Tales from the Stark Side: New Meaning to Bob-ble Head
Okay, so there was a Chris Bosh bobblehead doll giveaway last night at the Raptors game. But anyone who’s had a chance go down a bobsleigh run – and your correspondent got that chance after the 1986 world championships in Konigssee, Germany – knows what it’s like to be a real live bobblehead, or maybe that should be bobblesledhead.
Maybe it was because no one told me you’re supposed to bury your head back into your neck – bracing yourself sort of like a turtle – to prepare for the g-forces. Or maybe they told me and I didn’t hear them (a theory my wife and daughter would buy for sure).
Anyway, my head rattled off the inside of the sled all the way down the track (which might explain my great interest in the issue of concussions). The picture that came to mind was one of those bobblehead dolls in the back of somebody’s car window as they barrel down a bumpy country backroad. Luckily, they only started the sled from a third of the way down the Konigssee track.
We’d spent a lot of time that year covering the Canadian bobsleigh team – this was during the Chris Lori/Greg Haydenluck era for those who might remember (Okay, it’s a precious few). The coach at the time, a friendly enough guy named Werner Delle Karth who used to race for the Austrians, thought it would be good for us to get a first-hand perspective.
Bobsledders can be some of the most ornery, testosterone-filled athletes you’ll ever come across, but back then there was still a freshness, almost an innocence to the Canadian guys as they tried to climb their way up the ladder.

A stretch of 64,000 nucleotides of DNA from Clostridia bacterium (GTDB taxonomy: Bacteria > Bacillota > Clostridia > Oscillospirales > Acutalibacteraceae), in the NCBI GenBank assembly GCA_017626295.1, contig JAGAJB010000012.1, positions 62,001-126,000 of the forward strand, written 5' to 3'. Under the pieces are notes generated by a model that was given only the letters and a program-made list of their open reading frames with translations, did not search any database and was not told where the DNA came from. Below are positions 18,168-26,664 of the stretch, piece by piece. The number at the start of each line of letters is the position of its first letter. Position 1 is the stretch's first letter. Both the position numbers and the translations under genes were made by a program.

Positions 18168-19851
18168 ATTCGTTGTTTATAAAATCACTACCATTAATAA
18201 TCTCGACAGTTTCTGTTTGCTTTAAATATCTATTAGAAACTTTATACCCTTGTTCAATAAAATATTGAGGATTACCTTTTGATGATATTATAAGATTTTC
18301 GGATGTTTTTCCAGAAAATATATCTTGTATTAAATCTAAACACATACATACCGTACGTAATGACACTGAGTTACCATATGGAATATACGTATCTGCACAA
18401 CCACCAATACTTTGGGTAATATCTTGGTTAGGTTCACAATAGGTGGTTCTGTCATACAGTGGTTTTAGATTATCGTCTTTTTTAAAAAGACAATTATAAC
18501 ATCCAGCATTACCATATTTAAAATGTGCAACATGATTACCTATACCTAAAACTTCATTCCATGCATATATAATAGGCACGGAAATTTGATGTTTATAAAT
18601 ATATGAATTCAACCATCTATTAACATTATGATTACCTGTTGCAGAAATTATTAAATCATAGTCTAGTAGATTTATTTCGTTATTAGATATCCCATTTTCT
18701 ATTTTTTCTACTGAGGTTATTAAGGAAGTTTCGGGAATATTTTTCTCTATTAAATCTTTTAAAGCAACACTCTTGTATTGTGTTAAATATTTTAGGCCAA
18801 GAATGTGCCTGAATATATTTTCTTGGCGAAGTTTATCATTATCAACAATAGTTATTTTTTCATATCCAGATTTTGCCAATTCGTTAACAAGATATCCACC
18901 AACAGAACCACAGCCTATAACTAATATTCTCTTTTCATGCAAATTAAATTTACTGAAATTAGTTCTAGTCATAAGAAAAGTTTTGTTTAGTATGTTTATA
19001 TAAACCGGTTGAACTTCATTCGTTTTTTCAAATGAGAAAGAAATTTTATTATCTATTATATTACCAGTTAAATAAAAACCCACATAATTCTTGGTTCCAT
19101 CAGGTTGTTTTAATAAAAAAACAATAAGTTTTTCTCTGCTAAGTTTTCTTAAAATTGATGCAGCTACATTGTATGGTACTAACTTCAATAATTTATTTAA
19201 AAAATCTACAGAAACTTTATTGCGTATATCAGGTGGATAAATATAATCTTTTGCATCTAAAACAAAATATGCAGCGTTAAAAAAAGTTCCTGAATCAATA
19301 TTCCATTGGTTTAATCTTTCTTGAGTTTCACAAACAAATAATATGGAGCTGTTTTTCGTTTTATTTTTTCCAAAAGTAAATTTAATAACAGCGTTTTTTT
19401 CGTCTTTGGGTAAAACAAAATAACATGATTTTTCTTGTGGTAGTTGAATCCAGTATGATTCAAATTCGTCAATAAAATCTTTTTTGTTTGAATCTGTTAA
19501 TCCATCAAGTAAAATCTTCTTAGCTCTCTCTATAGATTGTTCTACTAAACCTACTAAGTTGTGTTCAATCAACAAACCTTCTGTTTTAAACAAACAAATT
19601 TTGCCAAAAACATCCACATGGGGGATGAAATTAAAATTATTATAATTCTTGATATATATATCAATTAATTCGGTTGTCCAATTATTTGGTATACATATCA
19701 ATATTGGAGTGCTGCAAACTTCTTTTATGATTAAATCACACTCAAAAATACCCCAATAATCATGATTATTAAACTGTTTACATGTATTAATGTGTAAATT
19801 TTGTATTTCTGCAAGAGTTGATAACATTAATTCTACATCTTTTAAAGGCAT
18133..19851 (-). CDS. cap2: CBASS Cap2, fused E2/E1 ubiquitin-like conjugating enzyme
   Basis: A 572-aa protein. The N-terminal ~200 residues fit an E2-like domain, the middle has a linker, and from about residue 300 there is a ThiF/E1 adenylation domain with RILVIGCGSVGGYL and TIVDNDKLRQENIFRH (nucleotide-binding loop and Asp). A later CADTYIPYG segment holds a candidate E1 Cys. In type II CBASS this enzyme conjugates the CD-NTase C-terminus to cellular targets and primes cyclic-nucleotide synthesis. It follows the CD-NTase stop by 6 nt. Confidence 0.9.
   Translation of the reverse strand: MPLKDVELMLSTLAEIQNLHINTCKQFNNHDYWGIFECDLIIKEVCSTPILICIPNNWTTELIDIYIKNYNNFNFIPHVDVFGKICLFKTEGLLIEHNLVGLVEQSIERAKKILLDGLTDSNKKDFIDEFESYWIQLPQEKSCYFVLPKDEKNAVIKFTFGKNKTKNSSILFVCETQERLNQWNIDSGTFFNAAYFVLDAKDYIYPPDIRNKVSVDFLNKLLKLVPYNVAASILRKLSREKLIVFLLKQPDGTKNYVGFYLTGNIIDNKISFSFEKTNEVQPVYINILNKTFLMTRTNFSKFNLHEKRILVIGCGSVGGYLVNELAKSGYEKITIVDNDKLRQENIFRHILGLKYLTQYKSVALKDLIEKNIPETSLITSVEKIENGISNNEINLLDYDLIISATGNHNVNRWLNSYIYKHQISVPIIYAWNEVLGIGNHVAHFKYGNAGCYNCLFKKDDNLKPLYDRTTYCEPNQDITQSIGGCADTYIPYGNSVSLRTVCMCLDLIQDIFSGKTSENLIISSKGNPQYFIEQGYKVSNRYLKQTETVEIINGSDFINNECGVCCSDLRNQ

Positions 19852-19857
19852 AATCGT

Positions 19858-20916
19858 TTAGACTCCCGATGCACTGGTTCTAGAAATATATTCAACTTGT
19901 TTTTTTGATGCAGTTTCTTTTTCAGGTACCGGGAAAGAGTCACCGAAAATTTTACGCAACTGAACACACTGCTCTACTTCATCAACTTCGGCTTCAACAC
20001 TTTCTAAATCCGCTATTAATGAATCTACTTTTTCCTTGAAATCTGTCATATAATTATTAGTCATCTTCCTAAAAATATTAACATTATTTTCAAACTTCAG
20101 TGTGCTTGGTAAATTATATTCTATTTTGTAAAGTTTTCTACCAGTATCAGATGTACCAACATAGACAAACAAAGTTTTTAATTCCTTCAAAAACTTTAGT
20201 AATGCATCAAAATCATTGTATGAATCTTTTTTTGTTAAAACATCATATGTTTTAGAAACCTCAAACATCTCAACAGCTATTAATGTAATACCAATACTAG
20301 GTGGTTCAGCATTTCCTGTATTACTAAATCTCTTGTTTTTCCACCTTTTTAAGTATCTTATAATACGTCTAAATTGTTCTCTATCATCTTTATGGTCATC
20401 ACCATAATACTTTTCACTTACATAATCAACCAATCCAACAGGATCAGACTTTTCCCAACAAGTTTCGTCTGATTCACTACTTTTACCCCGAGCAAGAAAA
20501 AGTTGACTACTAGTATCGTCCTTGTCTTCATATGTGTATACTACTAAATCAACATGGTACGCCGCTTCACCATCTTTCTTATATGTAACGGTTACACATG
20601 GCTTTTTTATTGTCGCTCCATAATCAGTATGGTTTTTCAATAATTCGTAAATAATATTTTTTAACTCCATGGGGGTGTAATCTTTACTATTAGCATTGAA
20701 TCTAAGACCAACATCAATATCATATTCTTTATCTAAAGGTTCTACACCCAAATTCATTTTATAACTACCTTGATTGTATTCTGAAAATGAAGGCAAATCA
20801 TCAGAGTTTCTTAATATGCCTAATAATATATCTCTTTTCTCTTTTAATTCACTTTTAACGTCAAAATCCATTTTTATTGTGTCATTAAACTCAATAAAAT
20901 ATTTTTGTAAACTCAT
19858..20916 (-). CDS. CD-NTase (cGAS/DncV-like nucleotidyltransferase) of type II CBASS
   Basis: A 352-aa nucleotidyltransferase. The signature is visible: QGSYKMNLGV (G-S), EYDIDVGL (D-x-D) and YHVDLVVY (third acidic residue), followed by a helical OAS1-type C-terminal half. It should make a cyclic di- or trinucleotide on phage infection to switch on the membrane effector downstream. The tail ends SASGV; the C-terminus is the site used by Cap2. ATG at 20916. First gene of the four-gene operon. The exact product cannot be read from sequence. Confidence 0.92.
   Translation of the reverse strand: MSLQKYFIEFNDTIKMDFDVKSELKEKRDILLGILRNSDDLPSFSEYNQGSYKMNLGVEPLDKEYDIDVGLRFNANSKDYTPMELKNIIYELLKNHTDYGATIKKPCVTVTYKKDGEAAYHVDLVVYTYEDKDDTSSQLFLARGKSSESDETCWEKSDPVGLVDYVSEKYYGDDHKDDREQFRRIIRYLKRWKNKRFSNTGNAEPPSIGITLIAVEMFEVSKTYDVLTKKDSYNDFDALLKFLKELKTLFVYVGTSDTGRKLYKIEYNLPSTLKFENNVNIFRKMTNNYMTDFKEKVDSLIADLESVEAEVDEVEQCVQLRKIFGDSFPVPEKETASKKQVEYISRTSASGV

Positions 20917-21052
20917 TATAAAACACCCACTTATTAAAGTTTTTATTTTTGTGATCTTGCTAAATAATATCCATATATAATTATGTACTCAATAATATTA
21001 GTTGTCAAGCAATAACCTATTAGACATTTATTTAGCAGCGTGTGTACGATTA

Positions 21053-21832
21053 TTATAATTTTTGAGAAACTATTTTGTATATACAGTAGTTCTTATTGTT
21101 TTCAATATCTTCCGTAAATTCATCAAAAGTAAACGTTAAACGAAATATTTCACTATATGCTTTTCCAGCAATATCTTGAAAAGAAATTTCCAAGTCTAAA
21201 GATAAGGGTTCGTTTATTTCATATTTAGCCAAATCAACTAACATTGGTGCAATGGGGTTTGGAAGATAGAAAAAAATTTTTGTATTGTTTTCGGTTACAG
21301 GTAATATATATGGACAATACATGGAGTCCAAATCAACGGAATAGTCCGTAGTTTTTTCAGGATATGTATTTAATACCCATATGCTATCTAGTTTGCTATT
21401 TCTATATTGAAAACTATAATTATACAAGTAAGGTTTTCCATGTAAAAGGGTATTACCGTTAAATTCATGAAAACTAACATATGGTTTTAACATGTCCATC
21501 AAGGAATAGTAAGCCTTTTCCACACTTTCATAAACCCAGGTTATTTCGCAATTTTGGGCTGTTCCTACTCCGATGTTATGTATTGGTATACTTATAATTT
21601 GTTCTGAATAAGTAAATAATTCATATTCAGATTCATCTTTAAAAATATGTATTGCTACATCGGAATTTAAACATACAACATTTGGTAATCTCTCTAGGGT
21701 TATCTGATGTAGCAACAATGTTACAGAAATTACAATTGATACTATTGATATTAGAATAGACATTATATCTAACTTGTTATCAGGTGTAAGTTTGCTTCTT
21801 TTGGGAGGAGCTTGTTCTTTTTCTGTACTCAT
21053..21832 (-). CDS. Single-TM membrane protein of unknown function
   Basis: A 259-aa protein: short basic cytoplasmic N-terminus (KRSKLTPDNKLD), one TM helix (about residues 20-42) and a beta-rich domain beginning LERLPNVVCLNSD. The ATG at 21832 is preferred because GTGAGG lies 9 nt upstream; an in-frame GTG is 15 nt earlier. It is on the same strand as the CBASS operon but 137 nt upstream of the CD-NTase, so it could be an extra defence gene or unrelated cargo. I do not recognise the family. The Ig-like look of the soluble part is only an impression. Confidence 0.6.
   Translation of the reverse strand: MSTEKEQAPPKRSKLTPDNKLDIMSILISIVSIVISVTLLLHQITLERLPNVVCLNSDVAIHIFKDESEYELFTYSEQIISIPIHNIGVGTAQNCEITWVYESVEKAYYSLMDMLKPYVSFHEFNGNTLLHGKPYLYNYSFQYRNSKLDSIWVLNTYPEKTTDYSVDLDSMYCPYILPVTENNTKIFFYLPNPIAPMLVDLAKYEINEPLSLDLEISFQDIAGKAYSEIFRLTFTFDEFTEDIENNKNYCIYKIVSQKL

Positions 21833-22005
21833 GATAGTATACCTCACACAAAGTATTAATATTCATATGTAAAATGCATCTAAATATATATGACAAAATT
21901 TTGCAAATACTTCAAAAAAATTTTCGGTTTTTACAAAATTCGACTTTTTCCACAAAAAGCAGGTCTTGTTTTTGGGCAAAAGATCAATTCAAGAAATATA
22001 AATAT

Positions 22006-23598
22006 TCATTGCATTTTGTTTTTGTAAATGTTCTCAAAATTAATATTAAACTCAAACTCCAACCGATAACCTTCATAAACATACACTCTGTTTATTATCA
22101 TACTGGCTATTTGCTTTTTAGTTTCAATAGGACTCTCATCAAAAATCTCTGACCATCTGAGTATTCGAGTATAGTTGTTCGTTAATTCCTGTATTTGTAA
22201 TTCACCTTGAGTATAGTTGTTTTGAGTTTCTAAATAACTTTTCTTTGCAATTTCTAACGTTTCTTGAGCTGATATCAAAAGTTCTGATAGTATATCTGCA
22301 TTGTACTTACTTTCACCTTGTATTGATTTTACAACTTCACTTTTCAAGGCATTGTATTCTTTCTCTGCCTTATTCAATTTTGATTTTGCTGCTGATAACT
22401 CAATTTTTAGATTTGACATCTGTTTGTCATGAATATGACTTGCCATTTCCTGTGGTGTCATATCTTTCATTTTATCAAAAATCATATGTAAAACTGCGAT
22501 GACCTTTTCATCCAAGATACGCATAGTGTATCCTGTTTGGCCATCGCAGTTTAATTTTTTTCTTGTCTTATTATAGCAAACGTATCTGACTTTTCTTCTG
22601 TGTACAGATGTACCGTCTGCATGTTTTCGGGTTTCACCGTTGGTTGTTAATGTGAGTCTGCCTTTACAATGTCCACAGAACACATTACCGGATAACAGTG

Best party we ever went to in four years spent covering Canadian Olympic athletes overseas in the mid ‘80s was a bobsleigh bash in Cervinia, Italy, kind of the Kitzbuehel of the sport. The course there is the most treacherous in bobsled. It almost killed Lori, who will be the expert commentator for CTV during the 2010 Winter Olympics.
So it’s a place the sledders are really ready to let loose after surviving on the track. This party featured skits from all the different teams – the British guys did this hilarious routine to music where they came out naked with their private bits were only covered by balloons that they kept moving to the beat of the tune. (Guess you had to be there, but the dudes were really in sync.)
The highlight was one of the Russian athletes, strumming on his guitar and singing Latvian folk songs. This was the Cold War era so there tended not to be a lot of fraternization with the East Bloc countries. Plus, the Latvian athletes at that time were still forced to compete for Russia so it was a special thing for this proud Latvian to be able to express himself in front of his peers. That expression was helped by the fact he was totally bombed.
The next day, the bobsledders had training for the four-man event and news came back that our Latvian friend threw up in his sled. Knowing the head rattling that can take place at those speeds, one can only imagine that hangover.
Wanna see what it feels like inside a sled? Check this out:
How it can all go wrong:
Couple more bobsled vids to check out (Click on title)